Agritechnica has some of the biggest, newest, brightest agricultural machinery on show and if money is no object you can take your pick.
Most farmers, though, are on a budget, so we have picked out some of the best low cost options at the show.
Gomselmash GS12 combine
European combines don’t get much more utilitarian-looking than the ones built by Belarusian manufacturer Gomselmash.
The state-owned company builds about 5,000 combines a year and Russia, Kazakhstan and China take a large chunk of them.
With five straw walkers and a 326hp Mercedes engine, the Palesse GS12 is the company’s flagship. It has most of the niceties – hydrostatic drive, a full-size passenger seat and climate control. There’s also an on-board computer.
The Palesse GS12 is available with 6m, 7m and 9m headers and costs about €135,000.
Turkey might be best known in the UK for its kebabs and bazaars, but the country is also something of a specialist when it comes to building smaller tractors.
One manufacturer reporting plenty of success is Hattat, whose tractors bear more than a passing resemblance to Valtra’s sub-100hp machines. There’s a good reason for that, too – Hattat builds Valtra’s smallest tractors for the Turkish market.
Its biggest model is the A110 – a Perkins-powered, 102hp tractor that has plenty in common with the Valtra A-series. The cab dash and steering wheel are particularly recognisable, but there are a few differences underneath.
The Turkish company builds its own 11×11, solely mechanical transmission, which will keep things relatively simple if you have a breakdown.
Rear lift is 3,700kg and hydraulic output is 58 litres/min, which should be ample for basic, livestock-oriented farm tasks. There are three pto speeds as standard as well, and the company currently exports the tractors to almost 40 countries worldwide.
Hattat makes around 3,000 A110 models each year and the asking price is €23,000.
Farmer F7 23032
Polish-made Farmer was another budget brand pulling in the bargain hunters at Agritechinca. There are plenty of household names on the components list, with Sisu providing the engine, the transmission bought from ZF and hydraulics from Bosch-Rexroth.
The company is widening its appeal, too, by building new models that extend to the 282hp F8 range. So it won’t just be the smaller-scale farmers shopping with a small purse the Polish maker is trying to attract.
On stand was the 227hp F7-23032. It uses a six-cylinder Sisu powerplant, but Farmer doesn’t commit itself to one engine brand – it uses John Deere, FPT and the Minsk-made MMZ engines in other tractors in the line-up.
Power is directed through a 40×40 ZF gearbox with a shuttle and top speed is an impressive 50kph.
On the back there’s a Cat III linkage that’ll lift 10.5t, two pto speeds and the hydraulic pump will push out 80 litres/min.
It has noticeably impressive ground clearance, too, and you probably won’t find very many 227hp tractors for €100,000.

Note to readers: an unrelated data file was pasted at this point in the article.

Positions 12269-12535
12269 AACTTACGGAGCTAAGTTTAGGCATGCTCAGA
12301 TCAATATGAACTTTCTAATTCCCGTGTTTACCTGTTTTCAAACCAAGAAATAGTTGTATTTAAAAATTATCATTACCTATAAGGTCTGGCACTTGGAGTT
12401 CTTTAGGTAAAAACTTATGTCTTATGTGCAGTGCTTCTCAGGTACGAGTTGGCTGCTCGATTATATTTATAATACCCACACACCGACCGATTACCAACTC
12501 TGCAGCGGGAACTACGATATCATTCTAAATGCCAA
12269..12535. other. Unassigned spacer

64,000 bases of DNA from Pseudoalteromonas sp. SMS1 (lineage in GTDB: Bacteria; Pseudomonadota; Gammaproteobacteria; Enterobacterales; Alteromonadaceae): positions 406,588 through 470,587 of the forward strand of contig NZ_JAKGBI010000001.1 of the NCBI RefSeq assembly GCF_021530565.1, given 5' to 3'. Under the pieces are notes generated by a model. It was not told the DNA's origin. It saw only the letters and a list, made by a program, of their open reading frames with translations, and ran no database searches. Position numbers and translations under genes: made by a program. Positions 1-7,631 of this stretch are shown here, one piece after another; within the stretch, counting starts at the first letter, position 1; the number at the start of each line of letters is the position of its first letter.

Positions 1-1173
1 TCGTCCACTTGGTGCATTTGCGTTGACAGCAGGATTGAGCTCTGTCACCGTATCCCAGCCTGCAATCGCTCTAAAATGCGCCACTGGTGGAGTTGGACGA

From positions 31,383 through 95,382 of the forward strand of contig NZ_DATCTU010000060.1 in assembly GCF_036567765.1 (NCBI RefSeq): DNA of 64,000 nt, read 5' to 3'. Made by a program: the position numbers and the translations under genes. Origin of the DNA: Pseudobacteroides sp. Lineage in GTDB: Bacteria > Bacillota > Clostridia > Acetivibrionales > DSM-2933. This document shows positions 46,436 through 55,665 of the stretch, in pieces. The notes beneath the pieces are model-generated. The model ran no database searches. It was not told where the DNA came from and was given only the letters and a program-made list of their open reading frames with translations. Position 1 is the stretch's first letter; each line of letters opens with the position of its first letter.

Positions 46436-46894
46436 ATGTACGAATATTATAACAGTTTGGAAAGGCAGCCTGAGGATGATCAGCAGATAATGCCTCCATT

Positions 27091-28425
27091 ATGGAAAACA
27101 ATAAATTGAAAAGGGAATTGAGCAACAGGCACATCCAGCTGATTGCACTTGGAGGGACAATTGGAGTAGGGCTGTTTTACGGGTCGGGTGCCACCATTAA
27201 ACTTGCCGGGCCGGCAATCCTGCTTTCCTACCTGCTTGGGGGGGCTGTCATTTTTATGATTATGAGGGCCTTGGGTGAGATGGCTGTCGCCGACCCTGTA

Another budget tractor maker boasting a reputable list of component parts is TYM. Lely currently brings the red-liveried Korean tractors to the UK, but the agreement only covers models below 50hp.
That means you might have to wait a little longer if you want to get a closer look at TYM’s new 150hp tractor on British soil, which is still waiting for EU approval. The most notable change is the decision to use a stepless gearbox on all tractors it builds above 150hp, which makes it one of the first budget tractor manufacturers to go down the CVT route.
The design of the TX1500 is less revolutionary, with a straight row of six working lights running along the cab roof and a couple of gills cut into the bonnet side.
Like its rivals, TYM has invested in household names to provide the component parts and bring a bit of street cred. It’s no surprise to hear that Peterborough-based Perkins has been picked as the engine supplier with a 6.6-litre six-pot.
The power drives through a ZF CVT, which has four ranges. Top speed is 40kph and buyers also get the luxury of front axle suspension. Hydraulic pump capacity is 128 litres/min and rear lift is a slightly low-sounding 5,300kg.
Farmtrac DT range
Farmtrac seems to periodically dip its toe in the UK tractor market. We might not have seen all the Polish maker’s models in the UK but it’s continuing to expand its product range abroad.
Perkins, again, is the engine maker of choice for the updated DT range. This time it’s a Stage 3b 4.4-litre unit that maxes out at 101hp and 384Nm of torque in the 7100DT, although there is a more powerful tractor in the range.
There are 16 speeds available in both directions and a synchro shuttle deals with directional changes. The Cat II linkage will lift 4,900kg.
The eight-model range currently tops out with the 7110DT, which offers 112hp, but a 130hp version is in the pipeline. A new cab is also due next year, as well as an electro-hydraulic shuttle, but prices are likely to go up a bit too.
There’s no doubt baler-wrappers take the hassle out of silaging duties, but the problem is they’re not cheap.
Although Irish dealers can now sell you Polish firm Unia’s Master baler-wrapper, which has most of the bits and bobs you’d find on one of the big maker’s machines, but for €45,000.
At the front there’s a 1.2m roller baler that’s based loosely on an old Deutz-Fahr design. This has a 2.2m pick-up with integrated pre-roller, an optional set of knives and it’s controlled by an Adel computer.
The standard machine is pretty basic, but there are some nice-to-have options such as autolube and a hydraulic pick-up.
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